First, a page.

0.024 (16)
0.054 (36)
0.026 (17)
0.08 (53)
0.003 (2)
0.003 (2)
0.012 (8)
0.009 (6)
0.057 (38)
0.026 (17)
0.059 (39)
0.012 (8)
0.074 (49)
0.020 (13)
0.012 (8)
0.041 (27)
0.080 (53)
0.002 (1)
0.003 (2)
0.008 (5)
0.112 (34)
0.007 (2)
0.003 (1)
0.003 (1)
0.099 (30)
0.030 (9)
0.023 (7)
0.007 (2)
0.020 (6)
0.049 (15)
0.020 (6)
0.102 (31)
0.007 (2)
0.003 (1)
0.016 (5)
0.007 (2)
0.069 (21)
0.033 (10)
0.092 (28)
0.016 (5)
0.095 (29)
0.026 (8)
0.020 (6)
0.036 (11)
0.046 (14)
0.003 (1)
0.010 (3)
0.152 (50)
0.018 (6)
0.009 (3)
0.115 (38)
0.036 (12)
0.033 (11)
0.003 (1)
0.006 (2)
0.027 (9)
0.061 (20)
0.03 (10)
0.064 (21)
0.003 (1)
0.009 (3)
0.012 (4)
0.036 (12)
0.021 (7)
0.024 (8)
0.009 (3)
0.055 (18)
0.015 (5)
0.006 (2)
0.042 (14)
0.109 (36)
0.003 (1)
0.003 (1)
0.006 (2)
0.105 (74)
0.013 (9)
0.004 (3)
0.004 (3)
0.116 (82)
0.018 (13)
0.011 (8)
0.004 (3)
0.008 (6)
0.008 (6)
0.028 (20)
0.014 (10)
0.137 (97)
0.004 (3)
0.004 (3)
0.010 (7)
0.003 (2)
0.078 (55)
0.017 (12)
0.005 (4)
0.073 (52)
0.010 (7)
0.121 (86)
0.035 (25)
0.013 (9)
0.013 (9)
0.048 (34)
0.004 (3)
0.006 (4)
0.008 (6)
0.111 (52)
0.011 (5)
0.004 (2)
0.006 (3)
0.126 (59)
0.011 (5)
0.006 (3)
0.006 (3)
0.009 (4)
0.002 (1)
0.017 (8)
0.013 (6)
0.152 (71)
0.006 (3)
0.006 (3)
0.009 (4)
0.081 (38)
0.017 (8)
0.006 (3)
0.083 (39)
0.006 (3)
0.130 (61)
0.041 (19)
0.015 (7)
0.015 (7)
0.034 (16)
0.006 (3)
0.002 (1)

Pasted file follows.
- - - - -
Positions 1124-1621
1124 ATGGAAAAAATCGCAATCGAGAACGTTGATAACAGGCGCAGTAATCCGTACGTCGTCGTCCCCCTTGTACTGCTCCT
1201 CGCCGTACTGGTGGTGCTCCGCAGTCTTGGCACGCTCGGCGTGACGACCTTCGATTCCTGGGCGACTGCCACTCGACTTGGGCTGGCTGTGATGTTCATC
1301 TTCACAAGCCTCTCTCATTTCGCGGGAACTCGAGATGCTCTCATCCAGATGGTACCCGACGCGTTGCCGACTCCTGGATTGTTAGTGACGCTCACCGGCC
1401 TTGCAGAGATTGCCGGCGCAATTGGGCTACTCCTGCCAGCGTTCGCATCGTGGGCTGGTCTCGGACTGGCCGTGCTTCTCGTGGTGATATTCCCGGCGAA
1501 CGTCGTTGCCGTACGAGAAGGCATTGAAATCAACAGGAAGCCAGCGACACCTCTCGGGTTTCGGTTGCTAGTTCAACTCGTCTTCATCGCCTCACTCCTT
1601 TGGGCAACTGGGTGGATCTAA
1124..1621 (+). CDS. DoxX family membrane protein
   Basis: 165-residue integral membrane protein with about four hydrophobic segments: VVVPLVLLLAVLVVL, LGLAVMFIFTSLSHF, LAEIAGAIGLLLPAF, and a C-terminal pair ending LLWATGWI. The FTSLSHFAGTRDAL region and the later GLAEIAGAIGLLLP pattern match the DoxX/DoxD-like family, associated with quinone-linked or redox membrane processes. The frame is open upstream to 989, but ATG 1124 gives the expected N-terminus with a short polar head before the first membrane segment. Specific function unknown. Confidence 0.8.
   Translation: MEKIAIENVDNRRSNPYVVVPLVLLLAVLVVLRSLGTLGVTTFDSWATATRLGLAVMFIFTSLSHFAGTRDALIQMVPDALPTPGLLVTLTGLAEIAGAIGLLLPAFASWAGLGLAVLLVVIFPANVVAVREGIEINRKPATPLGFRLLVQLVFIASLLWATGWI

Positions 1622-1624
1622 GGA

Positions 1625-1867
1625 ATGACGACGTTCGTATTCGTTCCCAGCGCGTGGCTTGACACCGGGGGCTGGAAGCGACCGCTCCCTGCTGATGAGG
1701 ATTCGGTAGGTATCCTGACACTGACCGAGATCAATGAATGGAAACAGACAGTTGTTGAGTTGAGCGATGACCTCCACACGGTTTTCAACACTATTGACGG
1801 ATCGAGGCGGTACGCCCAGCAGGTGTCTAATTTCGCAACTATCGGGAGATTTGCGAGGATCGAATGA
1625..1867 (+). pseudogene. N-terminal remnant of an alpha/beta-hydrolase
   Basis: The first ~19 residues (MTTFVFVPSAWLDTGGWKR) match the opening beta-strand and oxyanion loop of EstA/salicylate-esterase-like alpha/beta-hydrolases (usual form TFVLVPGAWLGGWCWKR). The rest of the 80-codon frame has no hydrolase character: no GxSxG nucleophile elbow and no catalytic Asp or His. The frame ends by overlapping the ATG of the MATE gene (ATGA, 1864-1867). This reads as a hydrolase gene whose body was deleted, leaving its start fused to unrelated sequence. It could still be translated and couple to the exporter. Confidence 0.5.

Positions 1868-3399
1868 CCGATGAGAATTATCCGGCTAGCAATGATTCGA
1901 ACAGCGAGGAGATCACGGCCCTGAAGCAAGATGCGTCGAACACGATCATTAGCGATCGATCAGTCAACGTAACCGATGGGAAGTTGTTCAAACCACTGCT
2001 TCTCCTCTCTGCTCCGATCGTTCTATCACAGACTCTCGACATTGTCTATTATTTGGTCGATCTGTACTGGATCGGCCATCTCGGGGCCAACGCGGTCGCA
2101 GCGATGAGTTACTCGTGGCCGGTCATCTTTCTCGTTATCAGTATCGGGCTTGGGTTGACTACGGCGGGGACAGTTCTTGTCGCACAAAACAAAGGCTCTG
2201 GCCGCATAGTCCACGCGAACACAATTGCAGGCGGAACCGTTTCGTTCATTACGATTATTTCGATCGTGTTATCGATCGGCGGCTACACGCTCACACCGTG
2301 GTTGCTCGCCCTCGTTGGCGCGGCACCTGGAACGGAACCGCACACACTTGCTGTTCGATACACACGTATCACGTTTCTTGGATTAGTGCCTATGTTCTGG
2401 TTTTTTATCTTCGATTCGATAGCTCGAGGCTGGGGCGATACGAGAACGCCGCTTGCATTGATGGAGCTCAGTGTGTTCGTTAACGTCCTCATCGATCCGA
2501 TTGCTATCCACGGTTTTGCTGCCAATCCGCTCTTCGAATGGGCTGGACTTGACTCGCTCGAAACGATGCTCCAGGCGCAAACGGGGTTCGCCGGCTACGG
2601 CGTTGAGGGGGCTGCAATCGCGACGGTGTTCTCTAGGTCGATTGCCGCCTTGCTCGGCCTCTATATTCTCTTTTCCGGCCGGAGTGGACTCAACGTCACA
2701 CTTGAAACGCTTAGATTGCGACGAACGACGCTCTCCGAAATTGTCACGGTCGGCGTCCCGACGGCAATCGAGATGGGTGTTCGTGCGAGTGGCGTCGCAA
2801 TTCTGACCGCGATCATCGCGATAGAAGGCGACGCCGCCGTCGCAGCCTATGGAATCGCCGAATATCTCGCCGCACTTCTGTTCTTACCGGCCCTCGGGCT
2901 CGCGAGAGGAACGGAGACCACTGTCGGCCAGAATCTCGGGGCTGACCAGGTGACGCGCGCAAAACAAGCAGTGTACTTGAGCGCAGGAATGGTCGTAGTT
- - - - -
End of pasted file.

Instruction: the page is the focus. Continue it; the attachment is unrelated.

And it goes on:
0.013 (6)
0.090 (19)
0.019 (4)
0.005 (1)
0.099 (21)
0.028 (6)
0.019 (4)
0.009 (2)
0.024 (5)
0.052 (11)
0.014 (3)
0.099 (21)
0.014 (3)
0.005 (1)
0.075 (16)
0.014 (3)
0.057 (12)
0.019 (4)
0.104 (22)
0.019 (4)
0.009 (2)
0.009 (2)
0.085 (18)
0.014 (3)
0.099 (25)
0.004 (1)
0.008 (2)
0.008 (2)
0.075 (19)
0.020 (5)
0.044 (11)
0.004 (1)
0.012 (3)
0.012 (3)
0.067 (17)
0.004 (1)
0.099 (25)
0.004 (1)
0.012 (3)
0.079 (20)
0.008 (2)
0.087 (22)
0.029 (7)
0.075 (19)
0.02 (5)
0.008 (2)
0.016 (4)
0.075 (19)
0.004 (1)
0.004 (1)
0.012 (3)
0.112 (109)
0.008 (8)
0.005 (5)
0.006 (6)
0.107 (104)
0.017 (17)
0.017 (17)
0.003 (3)
0.009 (9)
0.009 (9)
0.036 (35)
0.013 (13)
0.128 (125)
0.005 (5)
0.004 (4)
0.012 (12)
0.003 (3)
0.076 (74)
0.025 (24)
0.003 (3)
0.085 (83)
0.012 (12)
0.11 (107)
0.032 (31)
0.014 (14)
0.023 (22)
0.046 (45)
0.004 (4)
0.003 (3)
0.011 (11)
0.116 (75)
0.015 (10)
0.006 (4)
0.105 (68)
0.036 (23)
0.033 (21)
0.003 (2)
0.006 (4)
0.025 (16)
0.059 (38)
0.023 (15)
0.077 (50)
0.003 (2)
0.009 (6)
0.009 (6)
0.06 (39)
0.02 (13)
0.048 (31)
0.015 (10)
0.073 (47)
0.019 (12)
0.008 (5)
0.028 (18)
0.094 (61)
0.002 (1)
0.006 (4)
0.005 (3)
0.09 (49)
0.009 (5)
0.018 (10)
0.112 (61)
0.049 (27)
0.035 (19)
0.011 (6)
0.004 (2)
0.029 (16)
0.081 (44)
0.031 (17)
0.02 (11)
0.007 (4)
0.007 (4)
0.064 (35)
0.02 (11)
0.015 (8)
0.057 (31)
0.027 (15)
0.016 (9)
0.029 (16)
0.147 (80)
0.011 (6)
0.015 (8)
* Values are the frequency (number). Haplotypes considered common were those observed at least 3 times, and these will vary between subgroups.
JIA ⫽ juvenile idiopathic arthritis; RF ⫽ rheumatoid factor.
cies of all DRB1;DQA1;DQB1 haplotypes observed at
least 3 times in patients and controls are shown in Table
2. DRB1*1103 and DRB1*1104 were combined for this